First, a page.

Two versions of a woman, one in a dark space crying and another looking ahead to a brighter future

Looking Back on Two Years since My Excision Surgery

It’s been almost two years since my excision surgery. It was performed by one of the top endometriosis surgeons in the UK. I was immensely lucky to benefit from the free healthcare system in my country. Getting me to that point was the longest battle I ever fought. I had spoken to several unsupportive GPs, and had been forced to change clinics in order to find someone who understood my needs. One doctor reduced me to tears, questioning my symptoms and practically laughing at my plans for specialist care. Further down the road, there was another doctor who made me cry, but because she was as elated as me when I finally got my appointment with the specialist.

Eventually, I underwent laparoscopic surgery roughly two years ago. After the procedure, my specialist told me my endometriosis was quite complex. He had removed all of the adhesions using a combination of excision and ablation. Fortunately, no organs were affected.

At first, I felt an enormous relief

After my first period post-surgery, which was quite painful, everything seemed to improve tenfold. Shocked, I wondered “is this how everyone else lives?”. My periods became uncomfortable, but quite manageable as they barely hurt. The issues I had been suffering with my bladder disappeared, and intercourse stopped being painful. I felt elated.

However, this smoother existence proved to be short-lived. After three months of relative relief, my painful periods came back with a vengeance.

Then, came another post-surgery surprise

To add to the return of my horrific period pain, I also noticed a new kind of discomfort. Whenever I over-did it walking, a sharp tug would follow, sometimes making me bend over in pain. I went back to hospital to undergo further tests. My specialist determined the source of my pain was scar tissue, located at a deep level. It would require surgery, a procedure that could possibly result in further scar tissue.

So with that catch-22 situation, I decided to press pause on the side of my life devoted to surgery. I didn’t want to undergo another procedure. I especially didn't want to spend weeks in recovery, hoping for no more adhesions.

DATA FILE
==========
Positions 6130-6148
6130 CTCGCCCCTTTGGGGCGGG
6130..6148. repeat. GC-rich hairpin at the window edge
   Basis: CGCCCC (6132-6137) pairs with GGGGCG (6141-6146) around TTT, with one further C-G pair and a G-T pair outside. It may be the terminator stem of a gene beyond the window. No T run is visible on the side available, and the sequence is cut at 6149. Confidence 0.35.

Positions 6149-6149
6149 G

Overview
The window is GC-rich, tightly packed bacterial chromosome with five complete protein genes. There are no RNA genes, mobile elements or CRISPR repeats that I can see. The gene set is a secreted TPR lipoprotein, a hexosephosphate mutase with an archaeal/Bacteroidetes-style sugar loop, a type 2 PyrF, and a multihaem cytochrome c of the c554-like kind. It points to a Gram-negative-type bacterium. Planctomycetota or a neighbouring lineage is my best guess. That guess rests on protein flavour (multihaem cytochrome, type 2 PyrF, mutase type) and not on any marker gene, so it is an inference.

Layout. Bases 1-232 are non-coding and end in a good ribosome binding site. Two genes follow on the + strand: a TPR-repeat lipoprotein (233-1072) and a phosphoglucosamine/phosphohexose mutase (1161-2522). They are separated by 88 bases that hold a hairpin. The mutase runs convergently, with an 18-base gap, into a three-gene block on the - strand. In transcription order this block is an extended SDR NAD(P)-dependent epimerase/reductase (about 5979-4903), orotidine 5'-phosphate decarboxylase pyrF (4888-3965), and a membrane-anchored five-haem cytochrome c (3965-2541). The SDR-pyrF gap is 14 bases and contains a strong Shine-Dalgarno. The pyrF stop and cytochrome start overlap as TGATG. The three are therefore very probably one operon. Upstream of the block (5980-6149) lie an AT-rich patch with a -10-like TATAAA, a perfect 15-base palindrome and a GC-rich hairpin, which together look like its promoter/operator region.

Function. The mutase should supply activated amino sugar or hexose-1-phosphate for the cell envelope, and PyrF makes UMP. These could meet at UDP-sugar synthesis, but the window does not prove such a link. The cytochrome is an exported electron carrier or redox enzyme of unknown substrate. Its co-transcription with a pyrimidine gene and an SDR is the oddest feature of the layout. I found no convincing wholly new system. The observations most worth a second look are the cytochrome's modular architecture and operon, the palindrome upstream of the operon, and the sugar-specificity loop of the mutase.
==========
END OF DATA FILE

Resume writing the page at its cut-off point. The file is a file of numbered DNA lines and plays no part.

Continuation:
Unsurprisingly, I felt cheated

I had received the golden standard of endometriosis treatment, and my body was still cursed with the disease. My periods became so painful and heavy, I went back to being bed-ridden for days. Every month, I'd lose twelve days of my life due to sheer exhaustion. I cried tears of pain, but mostly, frustration.

When I finally returned to my specialist, he suggested giving hormones a go. I had refused these for years, but wanting to gain some control over my illness, I agreed. It was all hit-and-miss until we found the type of progesterone that stopped my periods. This gave me my life back.

A new outlook, just not the one I expected

Two years since my surgery, I increasingly believe doctors are looking at this disease in the wrong way. All a patient can aspire to is whatever surgery is available, or affordable. Many of us choose to undergo life-changing hysterectomies that don’t cure the disease. The hormonal treatments available to us merely put our symptoms on hold.

During the worst days, my illness feels like an uphill climb, requiring a sheer amount of positive thinking. Sometimes, there is no energy to look at life through a happier lens. But living with endometriosis is my reality, and this disease has chosen a very resilient human being as a nemesis. My life motto is still onwards and upwards, even with dodgy ovaries and a uterus set on self-destruct.

By providing your email address, you are agreeing to our privacy policy. We never sell or share your email address.

This article represents the opinions, thoughts, and experiences of the author; none of this content has been paid for by any advertiser. The Endometriosis.net team does not recommend or endorse any products or treatments discussed herein. Learn more about how we maintain editorial integrity here.

Join the conversation

or create an account to comment.